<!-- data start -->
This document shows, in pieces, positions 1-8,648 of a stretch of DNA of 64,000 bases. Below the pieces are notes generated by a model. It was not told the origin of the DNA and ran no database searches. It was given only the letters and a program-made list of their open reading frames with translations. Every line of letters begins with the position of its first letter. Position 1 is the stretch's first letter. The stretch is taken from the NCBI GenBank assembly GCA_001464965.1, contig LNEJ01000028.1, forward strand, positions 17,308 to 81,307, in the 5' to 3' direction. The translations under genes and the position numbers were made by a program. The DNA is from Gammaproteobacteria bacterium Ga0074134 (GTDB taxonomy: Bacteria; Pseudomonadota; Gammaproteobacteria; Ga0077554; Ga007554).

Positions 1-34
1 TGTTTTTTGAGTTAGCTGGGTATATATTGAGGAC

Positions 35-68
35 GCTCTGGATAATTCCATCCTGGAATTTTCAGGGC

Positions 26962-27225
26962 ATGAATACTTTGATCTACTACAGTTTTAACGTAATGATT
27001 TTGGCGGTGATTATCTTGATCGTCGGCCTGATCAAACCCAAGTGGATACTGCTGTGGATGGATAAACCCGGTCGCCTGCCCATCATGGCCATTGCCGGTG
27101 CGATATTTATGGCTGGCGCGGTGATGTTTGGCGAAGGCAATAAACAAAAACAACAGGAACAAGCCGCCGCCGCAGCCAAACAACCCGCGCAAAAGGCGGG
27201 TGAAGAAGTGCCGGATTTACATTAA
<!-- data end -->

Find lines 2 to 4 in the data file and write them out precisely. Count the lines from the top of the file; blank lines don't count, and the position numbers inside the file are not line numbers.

Positions 1-34
1 TGTTTTTTGAGTTAGCTGGGTATATATTGAGGAC

Positions 35-68